Abdominal Pain

Abdominal Pain 2018-05-24T10:34:44+00:00

Abdominal Pain

Abdominal pain is any pain that you feel anywhere in your stomach or groin areas. Is it time to go to seek ER treatment for Abdominal Pain?

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Abdominal Pain – Time to Seek ER Treatment?

Abdominal pain, also known as belly ache, is any pain you feel anywhere between your chest and pelvic areas. The pain may feel sharp, achy, dull or it may feel like cramps. It could be classified as severe, acute or extreme abdominal pain.

Conditions That Require ER Visit

Not sure what to do if you have abdominal pain? Would you know when it is time to visit an emergency center or if your abdominal pain is an emergency? Some pain may go away without treatment, but there are instances when you are experiencing severe abdominal pain.

If you have the following abdominal pain symptoms, It is time to visit the closest emergency room.

  • Fever greater than 101
  • Nausea and Vomiting
  • Trouble Breathing
  • Blood in your stool
  • Swelling in the area of pain
  • Loss of appetite
  • Weight Loss
  • Constipation
  • Painful Urination
  • Pain that lasts more than 24 hours

abdominal pain on side

Severe Abdominal Pain Diagnosis

Medical doctors including emergency room physicians diagnose pain using various tools and methods. Below are some of those tools and methods.

1. Abdominal X-ray

This procedure uses an x-ray machine to provide doctors with images of the intestines, spleen, stomach and other organs in the abdominal cavity. It may identify an intestinal blockage, kidney stones or other causes of your pain or nausea.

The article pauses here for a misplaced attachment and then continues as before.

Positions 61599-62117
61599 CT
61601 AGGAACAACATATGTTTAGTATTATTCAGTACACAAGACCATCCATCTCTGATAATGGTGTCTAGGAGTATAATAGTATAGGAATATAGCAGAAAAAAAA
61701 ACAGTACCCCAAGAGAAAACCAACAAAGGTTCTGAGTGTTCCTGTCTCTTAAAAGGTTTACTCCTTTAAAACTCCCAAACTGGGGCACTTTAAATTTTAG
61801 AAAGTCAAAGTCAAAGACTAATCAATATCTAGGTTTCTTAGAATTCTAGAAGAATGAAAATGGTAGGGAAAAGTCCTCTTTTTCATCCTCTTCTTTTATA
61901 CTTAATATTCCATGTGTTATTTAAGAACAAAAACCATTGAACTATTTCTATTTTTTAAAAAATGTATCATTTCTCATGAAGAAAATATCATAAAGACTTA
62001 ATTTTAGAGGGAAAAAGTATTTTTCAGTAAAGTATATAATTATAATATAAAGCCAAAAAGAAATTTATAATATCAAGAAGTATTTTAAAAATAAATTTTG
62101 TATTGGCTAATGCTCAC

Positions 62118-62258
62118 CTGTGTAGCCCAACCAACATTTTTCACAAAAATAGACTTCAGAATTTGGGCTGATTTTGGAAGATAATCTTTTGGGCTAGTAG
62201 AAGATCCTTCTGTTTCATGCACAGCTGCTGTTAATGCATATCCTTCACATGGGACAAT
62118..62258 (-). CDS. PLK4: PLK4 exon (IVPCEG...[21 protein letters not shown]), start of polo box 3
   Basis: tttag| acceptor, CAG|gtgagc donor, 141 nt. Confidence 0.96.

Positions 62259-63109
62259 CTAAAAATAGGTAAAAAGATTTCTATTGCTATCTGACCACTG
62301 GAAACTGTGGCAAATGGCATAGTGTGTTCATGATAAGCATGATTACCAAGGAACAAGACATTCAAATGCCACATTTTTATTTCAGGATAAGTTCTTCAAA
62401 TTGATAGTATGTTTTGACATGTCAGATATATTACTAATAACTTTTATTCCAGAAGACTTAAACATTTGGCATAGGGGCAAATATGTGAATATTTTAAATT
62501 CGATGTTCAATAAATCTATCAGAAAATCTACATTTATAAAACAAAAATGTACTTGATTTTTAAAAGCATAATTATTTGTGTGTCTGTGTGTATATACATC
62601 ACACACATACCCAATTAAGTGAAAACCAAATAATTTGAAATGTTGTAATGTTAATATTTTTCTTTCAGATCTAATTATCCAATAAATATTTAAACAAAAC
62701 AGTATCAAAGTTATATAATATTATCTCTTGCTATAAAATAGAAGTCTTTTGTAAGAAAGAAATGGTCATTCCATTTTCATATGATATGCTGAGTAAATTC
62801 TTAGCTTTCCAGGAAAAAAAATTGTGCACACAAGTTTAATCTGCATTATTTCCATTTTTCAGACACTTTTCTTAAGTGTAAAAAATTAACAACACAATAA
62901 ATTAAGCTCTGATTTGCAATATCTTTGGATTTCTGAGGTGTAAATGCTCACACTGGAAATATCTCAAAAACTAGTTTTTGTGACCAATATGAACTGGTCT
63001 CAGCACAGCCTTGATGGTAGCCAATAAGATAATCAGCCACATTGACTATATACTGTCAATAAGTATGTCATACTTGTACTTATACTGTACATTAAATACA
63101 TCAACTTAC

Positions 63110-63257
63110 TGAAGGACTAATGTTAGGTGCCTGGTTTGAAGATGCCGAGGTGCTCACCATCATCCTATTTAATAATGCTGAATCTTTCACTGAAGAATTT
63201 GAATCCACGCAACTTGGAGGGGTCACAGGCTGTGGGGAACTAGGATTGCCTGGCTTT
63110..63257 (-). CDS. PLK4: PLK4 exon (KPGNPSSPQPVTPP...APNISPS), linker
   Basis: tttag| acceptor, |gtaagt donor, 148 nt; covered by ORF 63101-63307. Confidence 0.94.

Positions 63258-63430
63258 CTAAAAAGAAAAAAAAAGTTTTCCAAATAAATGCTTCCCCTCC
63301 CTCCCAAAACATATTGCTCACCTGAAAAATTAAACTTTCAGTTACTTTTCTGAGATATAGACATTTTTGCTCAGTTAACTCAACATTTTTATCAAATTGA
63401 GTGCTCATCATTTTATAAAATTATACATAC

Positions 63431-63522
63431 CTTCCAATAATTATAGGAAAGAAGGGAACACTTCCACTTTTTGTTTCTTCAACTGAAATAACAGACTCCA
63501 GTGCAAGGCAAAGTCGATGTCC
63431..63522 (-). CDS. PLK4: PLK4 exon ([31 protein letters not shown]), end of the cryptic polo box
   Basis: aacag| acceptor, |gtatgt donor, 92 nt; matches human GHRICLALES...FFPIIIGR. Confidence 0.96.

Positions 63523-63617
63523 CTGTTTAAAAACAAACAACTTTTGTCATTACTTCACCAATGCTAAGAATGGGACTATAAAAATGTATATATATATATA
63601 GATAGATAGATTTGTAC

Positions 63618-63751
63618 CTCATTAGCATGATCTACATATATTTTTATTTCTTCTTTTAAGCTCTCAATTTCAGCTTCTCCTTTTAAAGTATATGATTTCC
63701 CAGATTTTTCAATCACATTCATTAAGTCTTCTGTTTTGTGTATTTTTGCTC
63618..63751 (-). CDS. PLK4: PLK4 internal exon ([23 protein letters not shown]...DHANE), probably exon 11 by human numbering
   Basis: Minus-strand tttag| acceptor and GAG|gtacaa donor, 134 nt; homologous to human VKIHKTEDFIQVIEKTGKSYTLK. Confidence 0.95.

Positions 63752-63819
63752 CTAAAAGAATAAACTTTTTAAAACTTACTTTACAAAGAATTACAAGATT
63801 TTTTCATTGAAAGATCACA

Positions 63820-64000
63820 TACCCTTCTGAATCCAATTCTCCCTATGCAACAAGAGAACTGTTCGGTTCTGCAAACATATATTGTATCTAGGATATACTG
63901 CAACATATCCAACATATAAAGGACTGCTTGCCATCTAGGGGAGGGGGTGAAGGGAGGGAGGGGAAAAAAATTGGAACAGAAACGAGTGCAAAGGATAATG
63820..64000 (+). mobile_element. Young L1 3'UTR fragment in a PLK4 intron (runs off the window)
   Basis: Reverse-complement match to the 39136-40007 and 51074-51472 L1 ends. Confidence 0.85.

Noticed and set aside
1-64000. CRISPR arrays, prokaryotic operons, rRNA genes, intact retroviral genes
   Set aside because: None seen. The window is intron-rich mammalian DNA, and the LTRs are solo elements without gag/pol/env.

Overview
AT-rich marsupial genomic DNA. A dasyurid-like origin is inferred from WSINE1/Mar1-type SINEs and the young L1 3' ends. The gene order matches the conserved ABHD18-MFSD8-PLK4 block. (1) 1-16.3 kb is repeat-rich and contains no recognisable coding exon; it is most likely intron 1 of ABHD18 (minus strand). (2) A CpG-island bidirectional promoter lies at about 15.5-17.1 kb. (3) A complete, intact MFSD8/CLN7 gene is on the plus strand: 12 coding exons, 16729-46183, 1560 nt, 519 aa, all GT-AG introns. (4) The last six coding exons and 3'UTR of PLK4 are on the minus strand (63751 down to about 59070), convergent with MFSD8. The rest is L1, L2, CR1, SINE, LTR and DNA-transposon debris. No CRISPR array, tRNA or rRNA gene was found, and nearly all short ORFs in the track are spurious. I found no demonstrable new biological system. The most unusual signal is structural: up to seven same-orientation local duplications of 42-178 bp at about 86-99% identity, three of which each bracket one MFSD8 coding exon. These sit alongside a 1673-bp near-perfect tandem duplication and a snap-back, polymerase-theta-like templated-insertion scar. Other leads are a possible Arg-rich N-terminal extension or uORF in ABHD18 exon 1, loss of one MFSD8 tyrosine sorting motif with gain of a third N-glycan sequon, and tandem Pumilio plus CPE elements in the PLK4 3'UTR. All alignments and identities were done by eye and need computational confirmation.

The procedure: laying on a table or standing at the x-ray machine captures images of the abdominal area.

2. Abdominal CT Scan

This scan is similar to an x-ray, but it uses multiple rays in order to create cross-sectional images of organs and tissues in the abdomen. These images will allow us to identify any swelling, masses, infections or other issues that could be contributing to your pain.
The procedure: In order to receive these images, you will lay on a table that slides into the CT machine.

3. Magnetic Resonance Cholangiopancreatography

MRCP helps identify gallstones through the use of magnetic resonance imaging. The scan can also provide information about the liver, pancreas and bile ducts.
The procedure: laying on a table that will is moved into an MRI tunnel, which is where the equipment will gather images.

4. Abdominal ultrasound

Ultrasounds to help us check for liver disease, abdominal aortic aneurysms, and issues with other abdominal organs. These ultrasounds are often performed quickly and can give us immediate images that may help make a diagnosis.
The procedure: A small amount of gel is applied to the abdomen, and then the abdomen is rubbed with a transducer that sends the images to a screen for us to view.

Learn more about the different types of abdominal pain and various causes of abdominal pain. Additional information is available here.

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